New York — US Gulf Coast ethane prices bounced back from two-month lows Sept. 4, as ethylene prices climbed to an 11-month high on production disruptions caused by Hurricane Laura.
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September non-LST ethane, reflecting prices at the Enterprise NGL storage and fractionation facility in Mont Belvieu, Texas, rose to close at 19.375 cents/gal.
Ethane had traded at as low as 17.50 cent/gal in the morning, after starting the day at 18 cents/gal and topping 19 cents/gal after 12:30 pm CDT.
Ethane prices rose despite a lack of cracker demand following Hurricane Laura, as cracker restarts in the Lake Charles, Louisiana, area have been delayed by power outages.
"Lost a good amount of ethane demand," a trader said. "And of course ethylene got tight as production went very low. I bet ethane extraction margin goes negative. Just too much loss of ethane consumption and ethane storage should get full unless we increase rejection soon."
Ethane/NYMEX natural gas frac spreads have been narrowing from as high as $1.53/MMBtu to $0.32/MMBtu on Sept. 3.
Platts Analytics estimates that 6,445 mt/yr of ethylene capacity is offline at Orange and Port Arthur, Texas, and Lake Charles combined, or about 16% of US ethylene production capacity.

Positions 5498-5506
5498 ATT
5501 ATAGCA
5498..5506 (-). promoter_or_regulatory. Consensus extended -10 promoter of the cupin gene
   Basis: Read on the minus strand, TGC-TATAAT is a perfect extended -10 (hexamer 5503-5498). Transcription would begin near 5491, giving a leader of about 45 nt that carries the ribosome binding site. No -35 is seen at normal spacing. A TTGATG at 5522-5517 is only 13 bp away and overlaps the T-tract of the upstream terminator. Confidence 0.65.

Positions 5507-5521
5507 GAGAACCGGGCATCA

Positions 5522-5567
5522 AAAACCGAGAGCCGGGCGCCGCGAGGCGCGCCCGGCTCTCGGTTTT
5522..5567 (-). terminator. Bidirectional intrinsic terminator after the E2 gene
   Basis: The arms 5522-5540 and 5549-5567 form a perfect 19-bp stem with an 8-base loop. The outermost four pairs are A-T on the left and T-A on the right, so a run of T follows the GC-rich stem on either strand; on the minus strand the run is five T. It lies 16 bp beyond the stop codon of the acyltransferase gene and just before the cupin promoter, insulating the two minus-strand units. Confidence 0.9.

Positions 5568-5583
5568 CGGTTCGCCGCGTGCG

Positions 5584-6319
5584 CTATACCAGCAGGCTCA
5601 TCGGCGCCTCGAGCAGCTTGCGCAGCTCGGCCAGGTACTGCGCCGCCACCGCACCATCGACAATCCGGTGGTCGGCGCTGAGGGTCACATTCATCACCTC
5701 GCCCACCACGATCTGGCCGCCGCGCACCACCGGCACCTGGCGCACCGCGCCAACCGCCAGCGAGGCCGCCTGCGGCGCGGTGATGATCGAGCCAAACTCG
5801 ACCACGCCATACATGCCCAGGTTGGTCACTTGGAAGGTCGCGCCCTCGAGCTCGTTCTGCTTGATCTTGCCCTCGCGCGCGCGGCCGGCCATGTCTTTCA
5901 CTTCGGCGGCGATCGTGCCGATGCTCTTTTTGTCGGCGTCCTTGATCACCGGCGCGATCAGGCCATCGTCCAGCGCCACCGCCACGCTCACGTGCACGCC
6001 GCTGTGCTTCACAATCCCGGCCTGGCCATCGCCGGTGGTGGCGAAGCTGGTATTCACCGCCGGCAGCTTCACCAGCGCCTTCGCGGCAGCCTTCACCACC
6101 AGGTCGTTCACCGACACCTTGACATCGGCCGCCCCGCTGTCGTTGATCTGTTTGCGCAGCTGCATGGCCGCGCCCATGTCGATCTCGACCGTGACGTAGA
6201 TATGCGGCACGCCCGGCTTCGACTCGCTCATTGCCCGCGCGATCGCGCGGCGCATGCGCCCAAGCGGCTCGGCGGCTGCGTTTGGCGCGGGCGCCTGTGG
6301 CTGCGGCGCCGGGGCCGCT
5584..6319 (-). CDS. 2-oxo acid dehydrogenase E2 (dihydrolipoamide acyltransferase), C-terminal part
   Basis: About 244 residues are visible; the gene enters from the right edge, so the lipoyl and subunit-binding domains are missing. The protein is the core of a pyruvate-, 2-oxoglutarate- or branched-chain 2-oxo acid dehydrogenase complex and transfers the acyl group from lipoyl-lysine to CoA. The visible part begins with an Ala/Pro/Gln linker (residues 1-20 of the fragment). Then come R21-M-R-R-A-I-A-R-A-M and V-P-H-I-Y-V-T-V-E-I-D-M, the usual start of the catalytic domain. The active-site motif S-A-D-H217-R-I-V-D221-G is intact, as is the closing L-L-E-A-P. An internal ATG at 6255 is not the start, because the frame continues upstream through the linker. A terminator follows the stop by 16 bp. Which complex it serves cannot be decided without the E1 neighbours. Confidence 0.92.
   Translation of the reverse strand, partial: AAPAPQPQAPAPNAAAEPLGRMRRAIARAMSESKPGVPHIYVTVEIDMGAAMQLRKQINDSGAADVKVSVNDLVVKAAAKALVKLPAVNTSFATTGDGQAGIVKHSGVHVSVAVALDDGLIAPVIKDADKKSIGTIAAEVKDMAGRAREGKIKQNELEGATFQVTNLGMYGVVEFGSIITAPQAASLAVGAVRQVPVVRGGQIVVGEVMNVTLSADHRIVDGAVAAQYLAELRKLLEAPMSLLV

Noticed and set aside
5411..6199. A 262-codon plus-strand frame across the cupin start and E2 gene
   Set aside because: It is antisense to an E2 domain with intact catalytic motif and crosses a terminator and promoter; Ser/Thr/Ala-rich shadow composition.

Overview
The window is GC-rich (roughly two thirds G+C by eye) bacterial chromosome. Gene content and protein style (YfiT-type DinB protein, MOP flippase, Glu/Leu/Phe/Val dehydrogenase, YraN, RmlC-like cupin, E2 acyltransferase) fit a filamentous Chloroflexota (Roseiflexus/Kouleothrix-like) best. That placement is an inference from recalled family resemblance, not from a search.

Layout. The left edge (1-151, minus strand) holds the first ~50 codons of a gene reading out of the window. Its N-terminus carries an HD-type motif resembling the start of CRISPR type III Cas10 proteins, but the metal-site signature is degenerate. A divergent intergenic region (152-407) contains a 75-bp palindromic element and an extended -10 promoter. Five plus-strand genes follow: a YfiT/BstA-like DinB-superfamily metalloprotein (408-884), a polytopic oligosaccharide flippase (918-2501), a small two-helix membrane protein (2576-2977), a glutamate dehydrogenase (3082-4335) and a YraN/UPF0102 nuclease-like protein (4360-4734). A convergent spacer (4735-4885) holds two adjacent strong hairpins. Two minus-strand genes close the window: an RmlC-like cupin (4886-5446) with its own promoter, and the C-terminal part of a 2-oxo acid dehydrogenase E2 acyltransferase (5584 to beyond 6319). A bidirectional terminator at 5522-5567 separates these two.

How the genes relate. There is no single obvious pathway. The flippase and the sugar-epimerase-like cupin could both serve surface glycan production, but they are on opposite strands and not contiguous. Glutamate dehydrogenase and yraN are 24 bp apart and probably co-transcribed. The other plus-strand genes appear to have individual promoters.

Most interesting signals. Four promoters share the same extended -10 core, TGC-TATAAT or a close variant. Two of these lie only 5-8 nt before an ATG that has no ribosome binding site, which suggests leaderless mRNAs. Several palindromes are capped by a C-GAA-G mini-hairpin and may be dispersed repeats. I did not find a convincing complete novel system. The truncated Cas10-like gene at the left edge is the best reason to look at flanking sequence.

US Gulf Coast spot ethylene prices rose sharply the week of Aug. 31 amid increased demand following production disruption in downstream derivatives, sources said.
The US spot Mont Belvieu ethylene price posted an 11-month high Sept. 1 where it has remained unchanged the past 3 days, S&P Global Platts data showed.
Spot Mont Belvieu ethylene was assessed at 26.5 cents/lb, its highest level since Oct. 4, 2019, when it was assessed at 27 cents/lb, according to Platts data.
The spot assessment recovered more than 231%, or 18.5 cents, since posting a 16-year low of 8 cents/lb Apr. 3 amid coronavirus-related demand destruction.
Spot Choctaw ethylene was 1 cent higher on the day at 28 cents/lb on Sept. 3, the highest since Platts began the assessment Mar. 2.
The spot assessment has recovered more than 286%, or 20.75 cents, from the lowest level since Platts started assessing it, and the lowest-ever price recalled by sources at 7.25 cents/lb Apr. 7.